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Primer on Tapering Thumbnail

Primer on Tapering

By Simon Tryzna, CFA, Chief Investment Officer

One of the hottest words in investment commentary, my own included, has been "tapering." Last week, at their annual Federal Reserve meeting at Jackson Hole, all eyes and ears were on Federal Reserve Chairman Jerome Powell's speech where he outlined the current stance of the Fed, what tapering could look like, and when it could start. As we head into the fall months and then into 2022, commentary on tapering will continue to grow. With that backdrop in mind, I wanted to put together a quick primer on tapering, some other key words associated with it, and how it could unfold in the U.S. based off of Chairman Powell's speech.

What is Tapering?

In the capital markets, "tapering" refers to the winding down of certain central bank activities. It was first coined in May 2013 by Fed Chairman Ben Bernanke in a testimony before Congress, when he alluded that the Fed may "taper" or reduce the size of its bond-buying program known as Quantitative Easing (QE). QE is a process by which central banks purchase bonds and other longer-term securities from the open market in order to increase the money supply and encourage lending and investment. By taking loans off of banks' balance sheets and putting them on their own, more "cash" is available to be lent and utilized by the banks, which, in theory, should help stimulate economic growth.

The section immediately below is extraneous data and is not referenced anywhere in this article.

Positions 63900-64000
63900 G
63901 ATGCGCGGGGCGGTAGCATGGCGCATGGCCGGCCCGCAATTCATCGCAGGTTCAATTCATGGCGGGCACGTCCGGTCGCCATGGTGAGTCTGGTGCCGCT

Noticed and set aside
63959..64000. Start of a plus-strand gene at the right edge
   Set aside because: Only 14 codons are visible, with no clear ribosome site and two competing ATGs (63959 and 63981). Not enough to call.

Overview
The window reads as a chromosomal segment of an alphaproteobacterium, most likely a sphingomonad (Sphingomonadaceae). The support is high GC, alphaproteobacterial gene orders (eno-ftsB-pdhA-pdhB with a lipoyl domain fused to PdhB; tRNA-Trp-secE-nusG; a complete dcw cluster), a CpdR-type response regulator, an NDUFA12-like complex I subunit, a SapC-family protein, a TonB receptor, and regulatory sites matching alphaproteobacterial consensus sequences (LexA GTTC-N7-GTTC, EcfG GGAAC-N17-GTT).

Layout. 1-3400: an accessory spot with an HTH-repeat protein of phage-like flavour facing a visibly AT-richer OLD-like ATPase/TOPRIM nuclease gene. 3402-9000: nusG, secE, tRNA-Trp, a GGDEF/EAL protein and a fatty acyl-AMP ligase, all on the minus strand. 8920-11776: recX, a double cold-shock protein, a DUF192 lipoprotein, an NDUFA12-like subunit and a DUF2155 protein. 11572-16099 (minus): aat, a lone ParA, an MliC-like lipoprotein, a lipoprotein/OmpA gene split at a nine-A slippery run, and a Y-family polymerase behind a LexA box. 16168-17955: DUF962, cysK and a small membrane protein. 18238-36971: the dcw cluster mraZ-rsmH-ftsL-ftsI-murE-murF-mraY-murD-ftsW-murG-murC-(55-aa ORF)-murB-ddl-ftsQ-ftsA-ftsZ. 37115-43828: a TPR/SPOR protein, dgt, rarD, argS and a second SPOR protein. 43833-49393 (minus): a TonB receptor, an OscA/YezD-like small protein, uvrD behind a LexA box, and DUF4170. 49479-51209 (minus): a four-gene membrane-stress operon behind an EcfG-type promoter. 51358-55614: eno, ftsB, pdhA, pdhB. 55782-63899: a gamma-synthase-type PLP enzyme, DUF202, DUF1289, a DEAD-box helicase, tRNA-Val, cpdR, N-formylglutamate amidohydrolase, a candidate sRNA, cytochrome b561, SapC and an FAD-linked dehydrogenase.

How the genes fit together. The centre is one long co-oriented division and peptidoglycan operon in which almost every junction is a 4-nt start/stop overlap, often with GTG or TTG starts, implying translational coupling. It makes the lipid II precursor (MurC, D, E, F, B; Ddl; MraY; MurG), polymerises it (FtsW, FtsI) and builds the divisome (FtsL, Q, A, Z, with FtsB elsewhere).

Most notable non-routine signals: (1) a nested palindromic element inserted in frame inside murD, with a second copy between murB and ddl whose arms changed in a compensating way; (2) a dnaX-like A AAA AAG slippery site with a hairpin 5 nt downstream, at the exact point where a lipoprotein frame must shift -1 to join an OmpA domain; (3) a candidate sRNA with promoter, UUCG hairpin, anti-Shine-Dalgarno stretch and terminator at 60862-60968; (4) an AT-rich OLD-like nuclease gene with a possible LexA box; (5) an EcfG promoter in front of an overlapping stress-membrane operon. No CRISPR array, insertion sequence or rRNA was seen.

Since March 18th, 2020, the Fed has been purchasing $120 billion worth of bonds ($80b of Treasury Securities and $40b of mortgage-back debt) per month as one of their responses to the Covid-19 pandemic. They do that because banks are hesitant to give out new loans in an economic downturn in fear of the borrower defaulting on them. In addition, banks are required (by the Fed) to maintain at least 10% of their deposits in cash (this was waived during the Covid-19 pandemic). By purchasing bonds in the market, the Fed effectively reduces the default risks that banks have and gives the banks the peace of mind needed to continue to provide loans. By constantly being a buyer of Treasury securities, the Fed keeps bond interest rates low, which get passed on to the banks and the borrower. As a byproduct of this, corporate and mortgage interest rates were at recent record lows in 2020, which allowed many corporations to refinance and restructure their debt, and many homeowners to refinance their existing home or purchase a new one. The less interest corporations and individuals have to pay, the more cash they have available to spend, thus stimulating the economy.

When talking about the Fed tapering, it simply means the winding down of their monthly bond purchases. The biggest question is always around time and by how much. A "good" taper by the Fed, would begin in December and be at about $5 - $10 billion per month. In other words, in December, the Fed would only purchase $115 billion, in January $110b, and so on. This scenario would mean that we'll continue to have QE through 2022.

At the moment, the markets are pricing in a tapering rate of $15 billion / month. This outcome isn't necessarily bad, but with COVID uncertainty and rising economic growth concerns, the market would be more sensitive to the Fed following this procedure.